The unique place occupied in our lives by science can be abused to give legitimacy to deception and fraud. When someone claims to have invented a motor that can generate electricity perpetually without using any fuel, he is abusing science to advertise a sham product. It is therefore essential for the general public to be able to distinguish between science and non-science.
The range of human endeavors that are nonscientific is huge, and I, by no means, intent to discount all of them as useless. Art, music, and literature are as useful for humans as science; and the fact that nobody confuses them with science renders a discussion of them here unnecessary. On the other hand, various forms of crackpot science are not only useless but harmful, and this requires a vigorous exposure of them, and I have done – and will be doing – that on this blog persistently.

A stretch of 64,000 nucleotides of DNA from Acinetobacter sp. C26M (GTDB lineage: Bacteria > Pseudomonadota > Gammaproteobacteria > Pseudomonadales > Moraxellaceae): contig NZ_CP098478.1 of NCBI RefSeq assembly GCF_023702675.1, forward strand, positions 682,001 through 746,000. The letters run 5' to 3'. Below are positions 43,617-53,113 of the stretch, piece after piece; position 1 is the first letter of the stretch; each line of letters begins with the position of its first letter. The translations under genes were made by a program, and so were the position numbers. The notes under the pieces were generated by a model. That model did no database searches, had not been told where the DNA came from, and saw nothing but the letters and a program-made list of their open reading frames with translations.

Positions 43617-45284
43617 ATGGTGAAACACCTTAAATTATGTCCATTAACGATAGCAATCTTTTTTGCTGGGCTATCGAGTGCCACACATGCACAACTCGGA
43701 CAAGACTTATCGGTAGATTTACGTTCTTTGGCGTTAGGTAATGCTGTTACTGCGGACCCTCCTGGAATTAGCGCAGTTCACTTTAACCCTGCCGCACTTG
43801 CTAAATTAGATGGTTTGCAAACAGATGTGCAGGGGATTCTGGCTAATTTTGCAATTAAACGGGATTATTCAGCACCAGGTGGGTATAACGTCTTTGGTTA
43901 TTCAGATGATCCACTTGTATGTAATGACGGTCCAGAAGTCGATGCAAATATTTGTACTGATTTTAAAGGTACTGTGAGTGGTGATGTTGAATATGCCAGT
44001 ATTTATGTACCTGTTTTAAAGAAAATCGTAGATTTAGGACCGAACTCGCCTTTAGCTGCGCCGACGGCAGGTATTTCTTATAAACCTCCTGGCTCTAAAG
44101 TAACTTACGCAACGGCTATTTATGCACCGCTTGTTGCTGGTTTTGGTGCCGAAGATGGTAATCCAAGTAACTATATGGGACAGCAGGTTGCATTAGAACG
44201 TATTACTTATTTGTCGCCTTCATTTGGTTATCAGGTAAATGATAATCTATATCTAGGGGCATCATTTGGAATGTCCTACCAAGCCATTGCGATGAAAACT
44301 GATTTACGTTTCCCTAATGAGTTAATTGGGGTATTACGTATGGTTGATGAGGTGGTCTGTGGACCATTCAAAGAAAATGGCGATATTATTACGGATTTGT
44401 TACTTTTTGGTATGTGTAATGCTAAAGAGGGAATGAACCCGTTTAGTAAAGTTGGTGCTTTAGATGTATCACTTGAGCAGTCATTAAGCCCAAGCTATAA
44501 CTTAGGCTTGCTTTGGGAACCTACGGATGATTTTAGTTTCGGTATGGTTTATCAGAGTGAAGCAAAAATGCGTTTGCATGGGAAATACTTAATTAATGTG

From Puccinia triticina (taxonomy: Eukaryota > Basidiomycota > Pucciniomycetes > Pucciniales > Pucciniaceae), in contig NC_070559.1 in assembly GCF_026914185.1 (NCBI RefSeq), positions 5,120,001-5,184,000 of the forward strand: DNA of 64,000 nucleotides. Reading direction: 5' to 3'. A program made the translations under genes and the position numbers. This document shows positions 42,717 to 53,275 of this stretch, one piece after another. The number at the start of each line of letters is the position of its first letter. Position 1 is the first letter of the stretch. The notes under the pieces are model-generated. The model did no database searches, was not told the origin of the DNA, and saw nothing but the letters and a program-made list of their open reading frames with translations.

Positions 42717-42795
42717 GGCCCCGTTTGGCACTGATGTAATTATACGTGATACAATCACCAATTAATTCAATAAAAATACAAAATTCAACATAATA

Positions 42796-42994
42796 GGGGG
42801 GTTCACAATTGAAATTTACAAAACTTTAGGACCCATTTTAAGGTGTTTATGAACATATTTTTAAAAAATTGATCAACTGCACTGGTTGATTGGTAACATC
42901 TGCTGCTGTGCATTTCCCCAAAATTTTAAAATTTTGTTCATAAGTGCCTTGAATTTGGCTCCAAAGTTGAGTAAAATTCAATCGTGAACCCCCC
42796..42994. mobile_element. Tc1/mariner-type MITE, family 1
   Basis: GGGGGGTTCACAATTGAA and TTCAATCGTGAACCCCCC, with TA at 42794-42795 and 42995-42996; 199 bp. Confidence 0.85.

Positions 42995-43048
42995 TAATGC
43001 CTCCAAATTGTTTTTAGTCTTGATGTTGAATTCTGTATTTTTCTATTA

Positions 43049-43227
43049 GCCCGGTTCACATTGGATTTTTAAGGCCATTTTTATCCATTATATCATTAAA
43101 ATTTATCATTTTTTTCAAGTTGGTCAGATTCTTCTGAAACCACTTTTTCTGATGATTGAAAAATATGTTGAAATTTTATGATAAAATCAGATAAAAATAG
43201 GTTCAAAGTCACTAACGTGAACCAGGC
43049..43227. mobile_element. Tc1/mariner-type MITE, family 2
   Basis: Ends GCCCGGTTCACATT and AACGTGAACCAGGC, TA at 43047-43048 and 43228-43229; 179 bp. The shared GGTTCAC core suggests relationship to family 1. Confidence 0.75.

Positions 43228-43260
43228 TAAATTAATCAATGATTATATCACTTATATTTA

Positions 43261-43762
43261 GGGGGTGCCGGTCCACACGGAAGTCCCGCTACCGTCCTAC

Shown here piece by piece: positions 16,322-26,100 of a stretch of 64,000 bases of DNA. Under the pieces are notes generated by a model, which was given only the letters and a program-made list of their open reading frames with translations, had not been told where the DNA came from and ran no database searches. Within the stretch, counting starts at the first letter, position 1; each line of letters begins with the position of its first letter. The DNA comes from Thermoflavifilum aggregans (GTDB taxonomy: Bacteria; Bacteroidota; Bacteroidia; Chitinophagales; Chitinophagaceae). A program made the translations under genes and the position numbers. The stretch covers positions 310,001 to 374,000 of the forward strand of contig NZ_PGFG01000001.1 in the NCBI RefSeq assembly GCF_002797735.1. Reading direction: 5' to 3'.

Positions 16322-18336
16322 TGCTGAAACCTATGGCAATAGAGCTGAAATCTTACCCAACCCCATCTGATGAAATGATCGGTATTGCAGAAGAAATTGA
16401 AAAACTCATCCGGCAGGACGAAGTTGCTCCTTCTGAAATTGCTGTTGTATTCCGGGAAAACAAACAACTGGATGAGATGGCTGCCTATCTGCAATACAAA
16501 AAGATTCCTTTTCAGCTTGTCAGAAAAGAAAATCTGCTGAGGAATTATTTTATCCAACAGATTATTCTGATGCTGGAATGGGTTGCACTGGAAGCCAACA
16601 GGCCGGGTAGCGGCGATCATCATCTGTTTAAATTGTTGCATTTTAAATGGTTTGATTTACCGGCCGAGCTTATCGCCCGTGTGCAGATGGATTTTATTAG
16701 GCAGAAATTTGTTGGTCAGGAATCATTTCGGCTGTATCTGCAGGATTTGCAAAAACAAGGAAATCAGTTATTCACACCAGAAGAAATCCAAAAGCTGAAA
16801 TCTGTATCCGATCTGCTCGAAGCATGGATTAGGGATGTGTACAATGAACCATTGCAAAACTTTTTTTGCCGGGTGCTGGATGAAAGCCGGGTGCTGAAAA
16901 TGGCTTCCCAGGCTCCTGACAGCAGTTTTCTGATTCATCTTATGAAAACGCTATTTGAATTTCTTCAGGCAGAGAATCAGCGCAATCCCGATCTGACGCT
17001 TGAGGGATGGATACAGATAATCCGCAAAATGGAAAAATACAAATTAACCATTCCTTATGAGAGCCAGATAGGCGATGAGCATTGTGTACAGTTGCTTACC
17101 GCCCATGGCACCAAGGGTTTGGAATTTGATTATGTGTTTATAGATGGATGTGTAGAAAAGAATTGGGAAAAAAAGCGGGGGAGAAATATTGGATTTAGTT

However, there is another category of activities which are useful and necessary, but although not science, people confuse them with science. This confusion can open the door for crackpots and anti-scientists to promote their ideas – usually for financial gain – which drains the resources that could otherwise be put to good use,1 and more disturbingly, promotes irrationality and illiteracy with which most Americans are afflicted. Therefore, in characterizing the following disciplines as non-science, I am not challenging their usefulness, only their perceived designation as science.
- The adults in the US spend nearly $40 billion a year on alternative medicine. ↩